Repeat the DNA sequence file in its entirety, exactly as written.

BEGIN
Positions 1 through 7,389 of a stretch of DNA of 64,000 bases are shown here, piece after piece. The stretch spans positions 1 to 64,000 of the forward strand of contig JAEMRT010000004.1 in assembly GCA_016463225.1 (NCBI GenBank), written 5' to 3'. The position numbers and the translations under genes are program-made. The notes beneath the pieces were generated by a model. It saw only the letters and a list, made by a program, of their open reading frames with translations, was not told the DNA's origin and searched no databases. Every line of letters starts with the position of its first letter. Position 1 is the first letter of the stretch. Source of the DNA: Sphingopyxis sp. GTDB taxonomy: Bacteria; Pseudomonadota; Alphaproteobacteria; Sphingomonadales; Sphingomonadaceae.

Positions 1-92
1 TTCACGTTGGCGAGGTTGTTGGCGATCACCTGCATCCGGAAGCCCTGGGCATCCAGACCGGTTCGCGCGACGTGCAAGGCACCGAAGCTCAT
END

Positions 1 through 7,389 of a stretch of DNA of 64,000 bases are shown here, piece after piece. The stretch spans positions 1 to 64,000 of the forward strand of contig JAEMRT010000004.1 in assembly GCA_016463225.1 (NCBI GenBank), written 5' to 3'. The position numbers and the translations under genes are program-made. The notes beneath the pieces were generated by a model. It saw only the letters and a list, made by a program, of their open reading frames with translations, was not told the DNA's origin and searched no databases. Every line of letters starts with the position of its first letter. Position 1 is the first letter of the stretch. Source of the DNA: Sphingopyxis sp. GTDB taxonomy: Bacteria; Pseudomonadota; Alphaproteobacteria; Sphingomonadales; Sphingomonadaceae.

Positions 1-92
1 TTCACGTTGGCGAGGTTGTTGGCGATCACCTGCATCCGGAAGCCCTGGGCATCCAGACCGGTTCGCGCGACGTGCAAGGCACCGAAGCTCAT